Europe

Jun 13, 2014

Australian schools, get ready for an ideological onslaught

The curious case of the "Trojan Horse" document in the United Kingdom has vital lessons for Australia's education system.

Guy Rundle — Correspondent-at-large

Guy Rundle

Correspondent-at-large

When the British put on a show, they really put on a show. Panto, the proms, coronations — and now a major clusterfuck over education, values, Britishness, etc, that has come to be known as the Trojan Horse mystery.

The story so far: some months ago, a secret document entitled Trojan Horse was leaked to The Times. It appeared to be a document outlining a sinister plan by a group of Islamist community elders in Birmingham as to how to take over a number of state schools in Muslim-dominated areas. The schools in question were academies — state-funded but independently managed by groups of parents and  teachers — and the plan was to take over the governing positions, sack moderate teachers and enforce Islamist values,

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6 comments

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6 thoughts on “Australian schools, get ready for an ideological onslaught

  1. Tim

    Sorry Guy, can’t let this stand unchallenged: “but it has also made supporters of state systems complacent about the shortcomings of such top-down systems, and the gap between private and state school performance (above and beyond the former having more money).”

    Even the Cons and toffs in this country have been unable to produce a worthwhile study that demonstrates that outcomes are better in the Private system over the public system once controlling for socio-economic background.

    The Australian, god forbid, ran an analysis by the Australian Council for Educational Research of results from international tests and concluded, once adjustments have been made for variations in the schools’ socio-economic status, there was no significant difference in average scores between government, independent and Catholic.

    Even if you focus on ATARs (the replacement of University Admission Index – UAIs), where private schools show some benefit over State schools, the Private sector’s achievements are massively overshadowed by the ATARs of kids in selective public schools, even when private schools ensure all eligible students claim any possible time/assistance benefit for their final exams. (Which also shows the stupidity of assessing school performance by ATARs… not all kids want to go to Uni and, anyway, aren’t we always told “ATARs” aren’t a true measure of an education/student).

    It’s hard for members of the public sector to be proactive when they have to spend all their effort treading water while what little support they receive from parents or governments is removed.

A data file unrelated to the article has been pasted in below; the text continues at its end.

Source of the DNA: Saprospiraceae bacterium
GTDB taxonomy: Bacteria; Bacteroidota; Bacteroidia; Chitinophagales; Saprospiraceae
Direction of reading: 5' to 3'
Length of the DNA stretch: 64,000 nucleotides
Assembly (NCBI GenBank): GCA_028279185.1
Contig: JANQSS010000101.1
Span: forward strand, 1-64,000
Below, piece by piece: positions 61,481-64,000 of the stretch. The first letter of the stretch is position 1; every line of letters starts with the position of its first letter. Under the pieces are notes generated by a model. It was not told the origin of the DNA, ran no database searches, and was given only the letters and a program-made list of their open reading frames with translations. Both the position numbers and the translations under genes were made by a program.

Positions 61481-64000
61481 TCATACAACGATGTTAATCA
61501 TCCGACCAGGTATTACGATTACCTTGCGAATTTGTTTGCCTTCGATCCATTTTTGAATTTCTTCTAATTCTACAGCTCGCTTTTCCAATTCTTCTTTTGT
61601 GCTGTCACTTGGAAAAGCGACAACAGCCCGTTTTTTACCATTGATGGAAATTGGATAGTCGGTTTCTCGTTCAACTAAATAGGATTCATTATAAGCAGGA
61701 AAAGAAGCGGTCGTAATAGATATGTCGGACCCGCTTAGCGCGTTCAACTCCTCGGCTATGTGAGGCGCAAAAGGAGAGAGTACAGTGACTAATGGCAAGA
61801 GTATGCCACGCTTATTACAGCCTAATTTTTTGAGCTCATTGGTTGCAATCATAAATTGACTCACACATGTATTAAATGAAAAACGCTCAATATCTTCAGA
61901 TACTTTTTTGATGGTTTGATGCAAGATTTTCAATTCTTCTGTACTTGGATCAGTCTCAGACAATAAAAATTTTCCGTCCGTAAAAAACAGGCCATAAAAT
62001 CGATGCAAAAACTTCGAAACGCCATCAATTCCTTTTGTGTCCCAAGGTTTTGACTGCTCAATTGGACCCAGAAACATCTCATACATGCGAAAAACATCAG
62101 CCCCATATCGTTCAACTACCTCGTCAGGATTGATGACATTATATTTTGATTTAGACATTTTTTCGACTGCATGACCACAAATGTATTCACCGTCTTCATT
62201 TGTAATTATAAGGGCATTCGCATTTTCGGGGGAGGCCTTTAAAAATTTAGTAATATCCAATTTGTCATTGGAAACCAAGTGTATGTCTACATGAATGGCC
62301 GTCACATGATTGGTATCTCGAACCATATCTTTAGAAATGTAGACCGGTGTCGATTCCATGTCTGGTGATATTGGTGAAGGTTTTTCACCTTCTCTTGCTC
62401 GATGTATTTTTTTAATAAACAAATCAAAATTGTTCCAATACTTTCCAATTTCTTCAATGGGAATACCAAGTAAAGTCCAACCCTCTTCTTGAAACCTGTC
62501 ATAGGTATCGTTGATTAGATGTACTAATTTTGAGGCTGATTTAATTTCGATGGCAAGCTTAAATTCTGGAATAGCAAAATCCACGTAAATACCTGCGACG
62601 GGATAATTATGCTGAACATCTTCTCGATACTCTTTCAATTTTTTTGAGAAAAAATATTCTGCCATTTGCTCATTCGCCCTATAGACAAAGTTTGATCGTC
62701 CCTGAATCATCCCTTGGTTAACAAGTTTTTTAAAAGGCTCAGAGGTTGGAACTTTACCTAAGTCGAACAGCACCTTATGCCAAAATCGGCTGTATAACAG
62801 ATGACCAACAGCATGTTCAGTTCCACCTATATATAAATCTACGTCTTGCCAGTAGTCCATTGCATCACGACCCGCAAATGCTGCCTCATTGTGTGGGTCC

2. AR

    My first, and only, reaction when this dastardly document first came to light was,”..duhh ‘Protocols…'”.
    And that was without knowing of that obscure author.

  3. DiddyWrote

    It’s probably worth pointing out that Gove was and may still be a creature of Murdoch.

    Gove used to write the leaders for The Times and was one of the editors there and he appears to have remained on good terms with his former employer. When he entered parliament in 2005, The Times thoughtfully topped up his back-bench salary by giving him a £60,000 a year column in the paper.

    Murdoch is very keen on these Academies (he was proposing to build some) and is positioning News Corp so that it will be a major provider of educational material.

    In fact Murdoch said he would be “thrilled” if 10% of News Corporation’s business was made up of its education revenues in the next five years.”

    There’s cash in them kiddies!

  4. lethell

    There is no gap between private and public school performance once socio-economic/educational status of parents has been allowed for. Perhaps Rundle should have said the self-serving lie promoted by the advocates of the private school system of a gap between the systems or just read the letters to The Age this week from the Monash University Faculty of Education that point this out in reply to an article praising “old school” values by Christopher Bantick.

  5. Gavin Moodie

    Western Australia has had what it calls ‘independent public schools’ since 2009.

  6. Irfan Yusuf

    Arguments about values in schools has happened before when Nelson was education minister. Remember all that hullabaloo about Simpson and his donkey?

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